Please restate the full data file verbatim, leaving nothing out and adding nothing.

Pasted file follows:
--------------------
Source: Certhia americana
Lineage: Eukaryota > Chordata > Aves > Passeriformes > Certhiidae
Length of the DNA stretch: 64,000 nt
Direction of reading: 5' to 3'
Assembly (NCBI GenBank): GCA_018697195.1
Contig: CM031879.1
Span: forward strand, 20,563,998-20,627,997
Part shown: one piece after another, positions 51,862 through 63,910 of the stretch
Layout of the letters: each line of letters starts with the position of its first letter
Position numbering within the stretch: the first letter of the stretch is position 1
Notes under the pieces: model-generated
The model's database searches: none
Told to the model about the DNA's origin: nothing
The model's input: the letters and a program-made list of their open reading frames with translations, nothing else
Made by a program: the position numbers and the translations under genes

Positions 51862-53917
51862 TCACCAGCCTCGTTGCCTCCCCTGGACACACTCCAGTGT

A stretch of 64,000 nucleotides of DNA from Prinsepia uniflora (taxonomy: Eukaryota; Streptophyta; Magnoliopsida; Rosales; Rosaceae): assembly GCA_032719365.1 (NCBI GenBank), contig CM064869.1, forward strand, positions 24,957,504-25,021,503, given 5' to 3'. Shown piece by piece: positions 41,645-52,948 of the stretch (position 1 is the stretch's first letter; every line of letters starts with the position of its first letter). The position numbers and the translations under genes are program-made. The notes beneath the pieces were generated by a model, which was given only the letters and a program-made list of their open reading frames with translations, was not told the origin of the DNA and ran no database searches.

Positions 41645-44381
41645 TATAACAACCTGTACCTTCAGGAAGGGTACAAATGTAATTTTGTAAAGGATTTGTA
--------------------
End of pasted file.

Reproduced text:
Source: Certhia americana
Lineage: Eukaryota > Chordata > Aves > Passeriformes > Certhiidae
Length of the DNA stretch: 64,000 nt
Direction of reading: 5' to 3'
Assembly (NCBI GenBank): GCA_018697195.1
Contig: CM031879.1
Span: forward strand, 20,563,998-20,627,997
Part shown: one piece after another, positions 51,862 through 63,910 of the stretch
Layout of the letters: each line of letters starts with the position of its first letter
Position numbering within the stretch: the first letter of the stretch is position 1
Notes under the pieces: model-generated
The model's database searches: none
Told to the model about the DNA's origin: nothing
The model's input: the letters and a program-made list of their open reading frames with translations, nothing else
Made by a program: the position numbers and the translations under genes

Positions 51862-53917
51862 TCACCAGCCTCGTTGCCTCCCCTGGACACACTCCAGTGT

A stretch of 64,000 nucleotides of DNA from Prinsepia uniflora (taxonomy: Eukaryota; Streptophyta; Magnoliopsida; Rosales; Rosaceae): assembly GCA_032719365.1 (NCBI GenBank), contig CM064869.1, forward strand, positions 24,957,504-25,021,503, given 5' to 3'. Shown piece by piece: positions 41,645-52,948 of the stretch (position 1 is the stretch's first letter; every line of letters starts with the position of its first letter). The position numbers and the translations under genes are program-made. The notes beneath the pieces were generated by a model, which was given only the letters and a program-made list of their open reading frames with translations, was not told the origin of the DNA and ran no database searches.

Positions 41645-44381
41645 TATAACAACCTGTACCTTCAGGAAGGGTACAAATGTAATTTTGTAAAGGATTTGTA